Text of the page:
The appreciation of the Laguna culture is essential for his healing. He still needs a spiritual ceremony after the white man’s medicine, which indicates that he needs to experience his old and his new culture. When Tayo covers the deer’s dead body at the deer-hunting, which is a gesture performed out of respect, he shows that he initiated Laguna myths, because Laguna mythology connects all living creatures. Through his connection with his lover Ts’eh, Tayo is able to move forward in his healing, not only in body, but also in his spirit as he connects to the divine feminine within himself. After all of these experiences Tayo’s dreams no longer haunt him, because he learns to deal with his past and he is able to link the American to the Laguna culture .The cattle function as spirit guides, which leads him to healing because through them he learns to forgive himself for the drought.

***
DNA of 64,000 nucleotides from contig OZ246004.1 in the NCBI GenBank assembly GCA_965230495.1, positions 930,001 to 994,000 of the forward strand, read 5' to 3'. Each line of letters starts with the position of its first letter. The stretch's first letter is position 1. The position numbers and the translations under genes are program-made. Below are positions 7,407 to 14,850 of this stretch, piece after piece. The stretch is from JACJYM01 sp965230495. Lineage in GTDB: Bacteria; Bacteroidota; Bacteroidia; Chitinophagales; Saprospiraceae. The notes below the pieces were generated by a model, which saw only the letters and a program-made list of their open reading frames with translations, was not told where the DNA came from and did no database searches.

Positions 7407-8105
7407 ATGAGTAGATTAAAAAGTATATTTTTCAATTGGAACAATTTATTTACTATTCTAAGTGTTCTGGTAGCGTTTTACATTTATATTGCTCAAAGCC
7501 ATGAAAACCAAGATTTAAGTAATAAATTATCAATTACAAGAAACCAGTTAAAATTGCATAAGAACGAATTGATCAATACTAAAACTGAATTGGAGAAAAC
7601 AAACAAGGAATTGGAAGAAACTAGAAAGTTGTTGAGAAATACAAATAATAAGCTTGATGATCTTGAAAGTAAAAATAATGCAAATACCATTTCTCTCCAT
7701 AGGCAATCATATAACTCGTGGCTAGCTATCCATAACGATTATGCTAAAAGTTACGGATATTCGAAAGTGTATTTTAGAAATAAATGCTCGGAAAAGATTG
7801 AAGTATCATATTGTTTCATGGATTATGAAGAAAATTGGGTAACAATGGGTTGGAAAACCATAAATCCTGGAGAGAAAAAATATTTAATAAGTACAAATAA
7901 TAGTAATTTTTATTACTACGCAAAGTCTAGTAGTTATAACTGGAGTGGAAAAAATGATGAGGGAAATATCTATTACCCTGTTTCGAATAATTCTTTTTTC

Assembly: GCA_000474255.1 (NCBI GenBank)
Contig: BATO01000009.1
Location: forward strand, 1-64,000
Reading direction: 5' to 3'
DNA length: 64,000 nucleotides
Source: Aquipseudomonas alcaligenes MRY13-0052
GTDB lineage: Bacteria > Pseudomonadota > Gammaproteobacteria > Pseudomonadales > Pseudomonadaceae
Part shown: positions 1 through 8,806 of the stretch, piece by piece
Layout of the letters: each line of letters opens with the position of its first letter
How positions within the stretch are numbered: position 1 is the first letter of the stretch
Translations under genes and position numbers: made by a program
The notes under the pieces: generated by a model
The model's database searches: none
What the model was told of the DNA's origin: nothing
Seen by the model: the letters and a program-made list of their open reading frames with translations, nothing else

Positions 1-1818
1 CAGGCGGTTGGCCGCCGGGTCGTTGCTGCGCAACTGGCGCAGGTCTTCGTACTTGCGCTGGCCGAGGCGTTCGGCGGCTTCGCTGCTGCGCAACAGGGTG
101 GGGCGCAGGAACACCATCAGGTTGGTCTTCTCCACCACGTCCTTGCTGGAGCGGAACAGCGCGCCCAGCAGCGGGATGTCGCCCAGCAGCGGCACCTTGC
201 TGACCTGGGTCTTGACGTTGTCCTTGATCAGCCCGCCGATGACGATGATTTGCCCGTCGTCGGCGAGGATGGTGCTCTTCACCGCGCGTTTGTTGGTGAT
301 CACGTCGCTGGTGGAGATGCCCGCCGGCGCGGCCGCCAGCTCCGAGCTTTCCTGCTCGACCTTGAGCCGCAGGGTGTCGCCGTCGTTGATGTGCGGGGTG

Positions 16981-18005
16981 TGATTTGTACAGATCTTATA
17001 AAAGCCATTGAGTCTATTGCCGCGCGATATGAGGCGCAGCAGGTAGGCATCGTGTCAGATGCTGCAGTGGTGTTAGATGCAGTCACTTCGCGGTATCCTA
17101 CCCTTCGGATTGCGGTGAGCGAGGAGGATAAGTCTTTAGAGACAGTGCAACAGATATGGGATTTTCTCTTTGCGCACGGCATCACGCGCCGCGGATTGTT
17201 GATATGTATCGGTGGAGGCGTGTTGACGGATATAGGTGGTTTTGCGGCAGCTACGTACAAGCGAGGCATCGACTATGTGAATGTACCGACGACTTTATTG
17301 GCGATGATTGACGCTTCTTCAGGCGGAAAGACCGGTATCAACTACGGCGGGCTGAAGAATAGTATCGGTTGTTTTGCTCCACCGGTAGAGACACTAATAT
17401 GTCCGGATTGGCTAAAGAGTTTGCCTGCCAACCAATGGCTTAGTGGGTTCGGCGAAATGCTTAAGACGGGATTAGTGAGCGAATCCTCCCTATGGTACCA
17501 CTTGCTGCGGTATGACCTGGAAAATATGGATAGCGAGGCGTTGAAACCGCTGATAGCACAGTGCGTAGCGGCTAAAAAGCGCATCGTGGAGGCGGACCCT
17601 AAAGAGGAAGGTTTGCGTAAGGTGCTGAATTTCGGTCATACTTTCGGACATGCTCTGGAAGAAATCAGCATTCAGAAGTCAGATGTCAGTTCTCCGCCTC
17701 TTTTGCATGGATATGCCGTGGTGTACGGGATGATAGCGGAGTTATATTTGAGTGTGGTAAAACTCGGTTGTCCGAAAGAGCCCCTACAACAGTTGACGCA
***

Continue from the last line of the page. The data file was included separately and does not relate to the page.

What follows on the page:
Throughout the novel Silko delves into the complexities of being caught between multiple world views and cultures. She focuses on the importance of blending the cultures, showing how Tayo can only regain health when he chooses how to identify, and by creating his own world that bridges the gap. Through Ceremony Silko invites the reader to take a look at the witchery within everyone, and points out the steps one can take to create healing and wholeness.